After 14 years, Irene Glezos and Julie Chartoff had outgrown their cramped, dimly lit apartment in the historic Gilsey House. Built in 1867 as a Beaux Arts–style hotel, the building had retained much of its original charm when it was converted into a co-op space in Manhattan’s NoMad neighborhood in 1980.
Once Irene and Julie began searching for a new home, however, they quickly found that nothing on the market was a match for the period details and important memories of their current space: It was the home where they’d raised their first child, Max, who passed due to a rare brain tumor.
Instead of moving on, the couple turned to local architecture firm Worrell Yeung to transform their 1,600-square-foot loft into an open, light-filled home with an additional bedroom and bathroom.
In order to fit the expanded program within the existing footprint, the architects devised a highly efficient layout. Worrell Yeung co-founders, Max Worrell and Jejon Yeung, first removed the existing walls to showcase the historic windows, original plaster molding, and steel structure. This intervention then allowed the apartment to be organized as a large open space in which various programmatic blocks were inserted, creating a subtle balance between shared gathering areas and partitioned rooms.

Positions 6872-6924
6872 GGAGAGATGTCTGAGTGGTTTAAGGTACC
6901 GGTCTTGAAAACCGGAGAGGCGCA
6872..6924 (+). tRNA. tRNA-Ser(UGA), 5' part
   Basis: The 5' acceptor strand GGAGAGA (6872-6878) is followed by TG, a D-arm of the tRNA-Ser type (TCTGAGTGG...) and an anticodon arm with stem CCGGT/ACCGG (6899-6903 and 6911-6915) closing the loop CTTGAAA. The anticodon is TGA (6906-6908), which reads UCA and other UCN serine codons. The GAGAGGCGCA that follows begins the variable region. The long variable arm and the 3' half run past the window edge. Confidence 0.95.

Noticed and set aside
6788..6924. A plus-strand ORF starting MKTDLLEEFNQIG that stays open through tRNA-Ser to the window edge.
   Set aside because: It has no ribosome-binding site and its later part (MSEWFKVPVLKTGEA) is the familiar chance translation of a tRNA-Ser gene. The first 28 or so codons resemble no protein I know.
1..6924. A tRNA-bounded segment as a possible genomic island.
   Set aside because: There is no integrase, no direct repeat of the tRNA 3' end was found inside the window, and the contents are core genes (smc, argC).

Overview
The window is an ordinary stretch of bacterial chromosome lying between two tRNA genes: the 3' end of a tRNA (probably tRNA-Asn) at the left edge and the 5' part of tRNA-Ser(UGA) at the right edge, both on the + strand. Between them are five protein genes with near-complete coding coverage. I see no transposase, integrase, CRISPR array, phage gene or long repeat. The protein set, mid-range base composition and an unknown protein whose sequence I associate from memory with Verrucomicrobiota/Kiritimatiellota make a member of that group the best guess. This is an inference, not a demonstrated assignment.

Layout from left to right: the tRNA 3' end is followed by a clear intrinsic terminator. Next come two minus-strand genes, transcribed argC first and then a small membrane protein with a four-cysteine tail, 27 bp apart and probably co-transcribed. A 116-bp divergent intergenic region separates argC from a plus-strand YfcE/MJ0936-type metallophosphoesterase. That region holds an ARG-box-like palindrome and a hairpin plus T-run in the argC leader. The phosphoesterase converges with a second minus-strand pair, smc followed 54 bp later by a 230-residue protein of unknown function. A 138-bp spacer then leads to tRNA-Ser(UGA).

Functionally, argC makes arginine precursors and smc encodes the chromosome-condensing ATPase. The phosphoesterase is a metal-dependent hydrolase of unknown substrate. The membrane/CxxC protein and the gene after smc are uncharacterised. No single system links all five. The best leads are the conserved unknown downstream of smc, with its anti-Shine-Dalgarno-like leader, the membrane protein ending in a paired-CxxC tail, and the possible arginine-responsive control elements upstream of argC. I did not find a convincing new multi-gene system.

These programmatic elements—a foyer, fireplace, kitchen, and two bookcase stairs—were designed with utility and storage in mind. Within the new second bedroom, a bold turquoise staircase leading to the sleeping loft serves as a bookcase, repository, and play platform. In the living room, a low-lying built-in integrates a fireplace, bookcase, and desk with ample space for displaying art above it.
In addition to meeting the family’s needs, the renovation creates an apartment that feels distinctly personal. A quiet material palette of ash wood elements, bone-white floors, monolithic gray pieces, and calming marble and stone elevates Irene and Julie's vast assortment of art, objects, and books—a collection that reflects their shared interests in art history, vintage games, and theater.
"The clients had some unique and fun requests such as crawling-height sleeping lofts, bookcase stairs, sprinkler pipes painted pink, a blue sink. But we listened," Yeung says. "It was a journey and mutual goal to see how playful we could be while keeping it sophisticated and timeless."
Shop the Look
More by Worrell Yeung: Before & After: A Disjointed Loft in Brooklyn Now Luxuriates in the View
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